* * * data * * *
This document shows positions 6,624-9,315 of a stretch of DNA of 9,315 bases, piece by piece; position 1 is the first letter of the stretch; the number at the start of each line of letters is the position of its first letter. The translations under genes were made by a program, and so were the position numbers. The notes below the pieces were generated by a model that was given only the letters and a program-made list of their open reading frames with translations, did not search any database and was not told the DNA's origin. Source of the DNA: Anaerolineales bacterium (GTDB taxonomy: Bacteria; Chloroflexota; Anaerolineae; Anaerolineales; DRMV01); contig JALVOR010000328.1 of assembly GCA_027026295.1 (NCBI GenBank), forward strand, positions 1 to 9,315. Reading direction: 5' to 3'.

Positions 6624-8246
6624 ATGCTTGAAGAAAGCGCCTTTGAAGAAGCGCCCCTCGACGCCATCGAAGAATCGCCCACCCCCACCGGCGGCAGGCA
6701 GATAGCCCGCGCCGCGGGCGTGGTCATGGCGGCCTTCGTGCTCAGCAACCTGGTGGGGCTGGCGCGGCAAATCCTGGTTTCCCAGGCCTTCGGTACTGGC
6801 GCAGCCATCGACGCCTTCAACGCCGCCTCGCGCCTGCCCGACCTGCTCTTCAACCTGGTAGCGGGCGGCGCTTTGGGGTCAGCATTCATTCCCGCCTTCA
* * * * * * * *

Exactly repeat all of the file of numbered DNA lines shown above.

This document shows positions 6,624-9,315 of a stretch of DNA of 9,315 bases, piece by piece; position 1 is the first letter of the stretch; the number at the start of each line of letters is the position of its first letter. The translations under genes were made by a program, and so were the position numbers. The notes below the pieces were generated by a model that was given only the letters and a program-made list of their open reading frames with translations, did not search any database and was not told the DNA's origin. Source of the DNA: Anaerolineales bacterium (GTDB taxonomy: Bacteria; Chloroflexota; Anaerolineae; Anaerolineales; DRMV01); contig JALVOR010000328.1 of assembly GCA_027026295.1 (NCBI GenBank), forward strand, positions 1 to 9,315. Reading direction: 5' to 3'.

Positions 6624-8246
6624 ATGCTTGAAGAAAGCGCCTTTGAAGAAGCGCCCCTCGACGCCATCGAAGAATCGCCCACCCCCACCGGCGGCAGGCA
6701 GATAGCCCGCGCCGCGGGCGTGGTCATGGCGGCCTTCGTGCTCAGCAACCTGGTGGGGCTGGCGCGGCAAATCCTGGTTTCCCAGGCCTTCGGTACTGGC
6801 GCAGCCATCGACGCCTTCAACGCCGCCTCGCGCCTGCCCGACCTGCTCTTCAACCTGGTAGCGGGCGGCGCTTTGGGGTCAGCATTCATTCCCGCCTTCA